What's really great about this book is that it doesn't sway your opinion. I didn't walk away from reading this book feeling strongly about either side, I could really relate to both sides. I also felt like the author did a tremendous job talking to real life people from all types of economic standing and backgrounds to really give you a full perspective as to why some people choose to be child free. And those who would like to have kids but can't for a multitude of reasons, there is adequate perspective from them as well.

What I also really valued about this book was the absolute honesty about what parenting does to a marriage. I know most couples think that because they have started their marriage strong that it only helps them with parenting. While that is true, it's good to have a solid marriage before you bring kids to the mix, it fails to recognize what a huge stressor it is to have kids. I will say that every single marital issue Matt and I have ever had was directly related to the stress of parenting. We are no longer the people we were when we got married- not even close. I would venture to say the high divorce rates would be tied, at least in some way, to society's push for people to have children. It was mentioned in this book that childless couples are frowned upon in most circles, not because it's a bad thing but because it's not the norm. The norm is for people to get married, buy a house, have some kids, and live happily ever after yet that rarely happens. Also mentioned in the book was how couples with children find it hard to stay connected and eventually drift apart; therefore it becomes difficult to co-exist once the children are grown. They no longer have the common threads holding them together- those had been long gone. Sure you can go on date nights but people frown on that too, don't they? Most people, usually other parents themselves, will make a person feel guilty for spending time away from their kids. I would venture to say almost all of the time it's because they have feelings of jealousy because that couple can and they can't.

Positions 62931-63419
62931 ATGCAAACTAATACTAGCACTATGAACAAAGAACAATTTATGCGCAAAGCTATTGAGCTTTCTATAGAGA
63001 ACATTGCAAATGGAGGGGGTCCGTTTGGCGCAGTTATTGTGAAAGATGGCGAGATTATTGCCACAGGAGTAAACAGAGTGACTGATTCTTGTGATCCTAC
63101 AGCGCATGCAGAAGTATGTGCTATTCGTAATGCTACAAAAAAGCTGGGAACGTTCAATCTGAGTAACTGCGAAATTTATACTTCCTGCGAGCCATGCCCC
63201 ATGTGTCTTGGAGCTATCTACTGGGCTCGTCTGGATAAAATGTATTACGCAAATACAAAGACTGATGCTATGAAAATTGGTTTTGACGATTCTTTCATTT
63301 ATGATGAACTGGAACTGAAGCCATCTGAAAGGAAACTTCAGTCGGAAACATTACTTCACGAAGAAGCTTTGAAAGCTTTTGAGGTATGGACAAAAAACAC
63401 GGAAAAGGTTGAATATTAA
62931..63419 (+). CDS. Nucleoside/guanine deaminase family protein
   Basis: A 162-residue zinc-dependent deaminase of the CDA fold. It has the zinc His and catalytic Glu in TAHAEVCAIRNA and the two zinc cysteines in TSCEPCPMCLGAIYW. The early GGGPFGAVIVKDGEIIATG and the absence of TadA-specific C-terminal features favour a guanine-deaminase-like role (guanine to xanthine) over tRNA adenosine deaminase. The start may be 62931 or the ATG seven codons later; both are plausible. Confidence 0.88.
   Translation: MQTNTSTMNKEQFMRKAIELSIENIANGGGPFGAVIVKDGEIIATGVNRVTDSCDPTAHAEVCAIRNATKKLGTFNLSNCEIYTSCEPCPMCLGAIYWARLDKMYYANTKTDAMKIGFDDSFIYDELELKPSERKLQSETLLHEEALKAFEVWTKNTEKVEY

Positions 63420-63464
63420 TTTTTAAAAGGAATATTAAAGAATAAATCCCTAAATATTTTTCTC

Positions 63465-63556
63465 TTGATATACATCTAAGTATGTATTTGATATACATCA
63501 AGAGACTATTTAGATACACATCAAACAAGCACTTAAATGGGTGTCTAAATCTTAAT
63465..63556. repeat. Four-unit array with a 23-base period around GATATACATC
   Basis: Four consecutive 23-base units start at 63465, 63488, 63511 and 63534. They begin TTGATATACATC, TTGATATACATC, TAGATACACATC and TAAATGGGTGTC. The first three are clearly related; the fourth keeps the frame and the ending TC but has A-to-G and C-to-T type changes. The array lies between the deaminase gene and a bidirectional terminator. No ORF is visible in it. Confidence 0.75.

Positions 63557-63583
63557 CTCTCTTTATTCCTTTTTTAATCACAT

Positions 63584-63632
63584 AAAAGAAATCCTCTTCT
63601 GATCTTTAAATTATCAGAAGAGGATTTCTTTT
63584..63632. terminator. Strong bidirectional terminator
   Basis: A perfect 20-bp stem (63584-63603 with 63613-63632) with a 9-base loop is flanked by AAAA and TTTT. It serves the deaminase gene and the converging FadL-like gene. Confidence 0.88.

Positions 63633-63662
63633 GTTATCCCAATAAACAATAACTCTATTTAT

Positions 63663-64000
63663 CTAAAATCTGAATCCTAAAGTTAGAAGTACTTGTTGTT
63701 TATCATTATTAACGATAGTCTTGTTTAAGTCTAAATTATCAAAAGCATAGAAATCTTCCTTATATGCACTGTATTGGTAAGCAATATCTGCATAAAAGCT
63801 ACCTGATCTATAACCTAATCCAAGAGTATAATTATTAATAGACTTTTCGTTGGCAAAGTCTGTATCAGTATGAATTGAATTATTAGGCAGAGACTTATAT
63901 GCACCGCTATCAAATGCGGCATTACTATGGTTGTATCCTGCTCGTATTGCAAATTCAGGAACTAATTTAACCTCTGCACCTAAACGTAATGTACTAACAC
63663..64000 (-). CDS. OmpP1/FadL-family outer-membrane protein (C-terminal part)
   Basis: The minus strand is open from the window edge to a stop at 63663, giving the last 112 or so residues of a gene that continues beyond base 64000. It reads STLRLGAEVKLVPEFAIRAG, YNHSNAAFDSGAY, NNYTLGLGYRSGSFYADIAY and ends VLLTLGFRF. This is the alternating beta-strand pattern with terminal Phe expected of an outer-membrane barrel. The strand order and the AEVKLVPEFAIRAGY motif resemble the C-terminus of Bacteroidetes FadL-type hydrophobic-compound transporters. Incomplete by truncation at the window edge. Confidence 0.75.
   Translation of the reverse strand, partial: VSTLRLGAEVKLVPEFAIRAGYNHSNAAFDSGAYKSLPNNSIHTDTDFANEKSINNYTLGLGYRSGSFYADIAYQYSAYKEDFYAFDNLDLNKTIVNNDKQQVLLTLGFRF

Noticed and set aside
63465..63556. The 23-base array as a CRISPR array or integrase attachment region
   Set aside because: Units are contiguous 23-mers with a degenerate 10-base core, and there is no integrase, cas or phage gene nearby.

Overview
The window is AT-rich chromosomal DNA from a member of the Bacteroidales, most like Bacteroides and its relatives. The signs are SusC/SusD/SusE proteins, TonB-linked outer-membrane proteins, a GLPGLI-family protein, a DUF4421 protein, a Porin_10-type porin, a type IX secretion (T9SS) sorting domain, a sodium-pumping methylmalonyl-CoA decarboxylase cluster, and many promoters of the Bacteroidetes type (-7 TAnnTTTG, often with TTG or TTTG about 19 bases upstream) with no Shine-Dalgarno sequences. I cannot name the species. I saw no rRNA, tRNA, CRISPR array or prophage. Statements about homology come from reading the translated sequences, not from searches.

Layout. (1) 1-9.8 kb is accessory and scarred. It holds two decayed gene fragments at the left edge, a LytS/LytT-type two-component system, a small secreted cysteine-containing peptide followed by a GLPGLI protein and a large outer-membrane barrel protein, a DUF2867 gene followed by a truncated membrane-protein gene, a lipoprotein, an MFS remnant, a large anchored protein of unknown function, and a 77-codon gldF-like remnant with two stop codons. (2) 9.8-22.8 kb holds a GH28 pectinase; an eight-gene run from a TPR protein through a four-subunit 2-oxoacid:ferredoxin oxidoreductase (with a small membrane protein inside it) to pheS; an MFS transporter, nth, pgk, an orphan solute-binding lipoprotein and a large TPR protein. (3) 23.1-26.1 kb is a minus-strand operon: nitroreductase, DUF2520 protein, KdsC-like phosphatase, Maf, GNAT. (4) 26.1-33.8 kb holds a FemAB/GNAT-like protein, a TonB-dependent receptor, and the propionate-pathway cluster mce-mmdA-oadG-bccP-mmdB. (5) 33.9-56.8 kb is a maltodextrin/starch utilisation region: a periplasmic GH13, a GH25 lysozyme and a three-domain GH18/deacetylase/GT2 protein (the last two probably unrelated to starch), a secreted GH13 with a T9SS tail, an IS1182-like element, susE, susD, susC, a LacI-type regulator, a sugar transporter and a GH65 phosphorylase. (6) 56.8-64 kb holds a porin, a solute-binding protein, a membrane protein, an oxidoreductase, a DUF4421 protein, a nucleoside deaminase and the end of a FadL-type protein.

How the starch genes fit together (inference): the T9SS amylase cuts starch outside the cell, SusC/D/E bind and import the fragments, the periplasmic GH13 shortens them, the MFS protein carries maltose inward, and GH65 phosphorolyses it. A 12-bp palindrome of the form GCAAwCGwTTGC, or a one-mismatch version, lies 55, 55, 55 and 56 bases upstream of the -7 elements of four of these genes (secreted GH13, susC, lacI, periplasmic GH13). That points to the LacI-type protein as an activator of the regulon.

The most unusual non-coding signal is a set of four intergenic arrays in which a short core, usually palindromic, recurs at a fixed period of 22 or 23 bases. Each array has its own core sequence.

I have struggled with this myself. It took me almost five years to figure out I need alone time. I need time away from my husband and my kids to make myself not cry every single night and to not feel like driving my car off a bridge just to check out. I need that time away to be the quality parent my children deserve and a good wife that my husband needs. But I'll tell you- when I schedule a weekend away, or I sign up for a class, or I go to dinner with a friend I have some people around me that scoff and try to make me feel guilty. And it's too bad because I wish they would support me trying to be a better person for my kids.

Also in this book it talked about how friendships change when you have a childless friend and the rest are mommies. I have a couple of friends who don't have kids or who choose to not have kids and I feel bad. I can't always do what they want because... I have kids. I sometimes feel like they have a hard time connecting with me because we don't have a lot in common? My days are full with crying, chores, and kid related things and that makes it difficult to relate sometimes. I can only imagine how hard it would be to be child less and have all of your friends have children.